The church was first built from 817-824 and has a beautiful Byzantine Mosaic in it's apse. Mostly, I wanted to go there because I'd seen photos in guidebooks of a marble statue of her. Her body was apparently found incorrupt in 1599 and seen by the artist who sculpted her body. It sounds morbid and strange and I guess in a way it is, but it is also a really beautiful piece of art and something more...

Sculptor Stefano Maderno's statement in inscribed on the marble below the statue ...

Behold the body of the most holy virgin Cecilia,
whom I myself saw lying incorrupt in the tomb.
I have in this marble expressed for you the same saint
in the very same posture.

It is difficult to explain but when you walk to the altar of this quiet, out of the way church and see her ... it is so graceful and quiet and peaceful.

This sculpture wasn't just another statue of a saint, it became an experience that somehow connected you to her and her story. It felt like she was there in the room with us and I felt like we were truly with her. It was so moving and heartbreaking. I will never forget it.

What art has moved you?
What art has been transcendent?

Thursday, May 20, 2010

Back from Italy! ... Rome Glorious Rome

I am back! I hope this finds you all happy and healthy and enjoying life. After being gone almost three weeks, I feel a bit like Rip Van Winkle. It feels like a dream and like I was gone for a hundred years. Wasn't it a hundred? O.K., maybe twenty. Anyway, hopefully I don't resemble him but with the jet lag I'm not so sure.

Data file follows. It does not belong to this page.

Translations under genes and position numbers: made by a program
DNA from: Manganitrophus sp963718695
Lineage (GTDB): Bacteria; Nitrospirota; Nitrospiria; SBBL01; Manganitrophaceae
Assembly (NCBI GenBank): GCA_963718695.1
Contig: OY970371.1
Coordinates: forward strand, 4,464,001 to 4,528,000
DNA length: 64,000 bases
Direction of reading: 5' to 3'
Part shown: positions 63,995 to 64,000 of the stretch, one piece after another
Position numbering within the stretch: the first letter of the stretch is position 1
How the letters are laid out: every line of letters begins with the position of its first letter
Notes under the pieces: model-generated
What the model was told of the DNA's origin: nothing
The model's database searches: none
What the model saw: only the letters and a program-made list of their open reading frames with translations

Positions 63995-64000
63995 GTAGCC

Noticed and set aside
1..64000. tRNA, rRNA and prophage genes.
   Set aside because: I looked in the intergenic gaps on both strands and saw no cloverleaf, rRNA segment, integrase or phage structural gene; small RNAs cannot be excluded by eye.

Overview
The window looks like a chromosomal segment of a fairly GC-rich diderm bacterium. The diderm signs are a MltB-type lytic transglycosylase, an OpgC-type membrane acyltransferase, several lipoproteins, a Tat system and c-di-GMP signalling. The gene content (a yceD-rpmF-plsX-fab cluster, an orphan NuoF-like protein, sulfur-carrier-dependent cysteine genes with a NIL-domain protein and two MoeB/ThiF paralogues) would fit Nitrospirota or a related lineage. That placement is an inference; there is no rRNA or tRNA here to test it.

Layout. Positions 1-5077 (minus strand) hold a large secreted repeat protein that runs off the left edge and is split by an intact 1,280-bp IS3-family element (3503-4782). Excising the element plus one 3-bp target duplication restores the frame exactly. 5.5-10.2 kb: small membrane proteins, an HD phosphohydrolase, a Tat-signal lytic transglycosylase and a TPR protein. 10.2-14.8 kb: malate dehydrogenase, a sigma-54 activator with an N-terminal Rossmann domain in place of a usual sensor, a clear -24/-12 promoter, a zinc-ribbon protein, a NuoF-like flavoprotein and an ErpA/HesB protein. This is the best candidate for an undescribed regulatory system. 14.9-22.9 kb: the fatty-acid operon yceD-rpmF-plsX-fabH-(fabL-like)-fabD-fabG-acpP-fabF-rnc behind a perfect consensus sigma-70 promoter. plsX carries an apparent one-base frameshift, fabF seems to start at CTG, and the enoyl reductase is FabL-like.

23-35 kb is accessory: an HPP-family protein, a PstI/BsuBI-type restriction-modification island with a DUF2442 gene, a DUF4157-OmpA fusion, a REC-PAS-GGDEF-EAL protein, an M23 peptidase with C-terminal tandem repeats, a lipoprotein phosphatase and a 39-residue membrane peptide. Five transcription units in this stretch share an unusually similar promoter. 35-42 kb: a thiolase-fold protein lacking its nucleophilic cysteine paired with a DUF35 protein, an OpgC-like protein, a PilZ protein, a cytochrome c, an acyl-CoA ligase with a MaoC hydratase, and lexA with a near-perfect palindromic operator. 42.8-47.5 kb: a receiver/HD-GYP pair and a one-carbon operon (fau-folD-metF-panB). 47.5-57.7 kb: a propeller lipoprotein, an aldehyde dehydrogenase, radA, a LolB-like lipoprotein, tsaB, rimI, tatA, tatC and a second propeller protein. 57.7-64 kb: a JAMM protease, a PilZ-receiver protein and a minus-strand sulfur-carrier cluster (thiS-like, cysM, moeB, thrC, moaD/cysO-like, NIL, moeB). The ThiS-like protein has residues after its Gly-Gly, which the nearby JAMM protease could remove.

It's taken me a couple of days to get my bearings and frankly after I loaded the 1,776 photos on my iMac I got a little overwhelmed. Where do I start? Well, I began my trip in Rome, so? Rome it is.

Rome is arguably the greatest city in the world. I say arguably only because I know someone will want to argue with me! "New York!" or "Paris!" they'll say. O.K., everyone has their preferences and they are usually for very personal reasons. Mostly, they are emotional and often it's something we can't explain ... it's a connection we feel to a place. I feel like that in Rome.

But, if I had to argue (I am winking here) I would say, Rome has an amazing energy and vitality like New York. And like New York has great food and a huge beautiful city park. It has amazing art collections like Paris and Berlin, with ancient history and ruins to walk among like Athens and Cairo. And then, there are the Romans. Every cab driver is your tour guide. I can't tell you how many times I had a driver point and yell "Victor Emmanuel!"

Other than some crazy weather we had, my parents and I celebrated and had a wonderful trip. As some of you may recall the whole idea to got started when I was sick and watching Rick Steve's Italy in the ICU on my sister's portable DVD player, after having a bad post appendectomy infection and ended up sick for ... well, months. (How's that for a run-on?) So, it was kind of a "Woo hoo, I survived" trip. If you can swing it, I highly recommend it.

ROME 2010

Up next? More Rome, Assisi, The Rieti Valley, Positano and Amalfi ...

Ciao for now!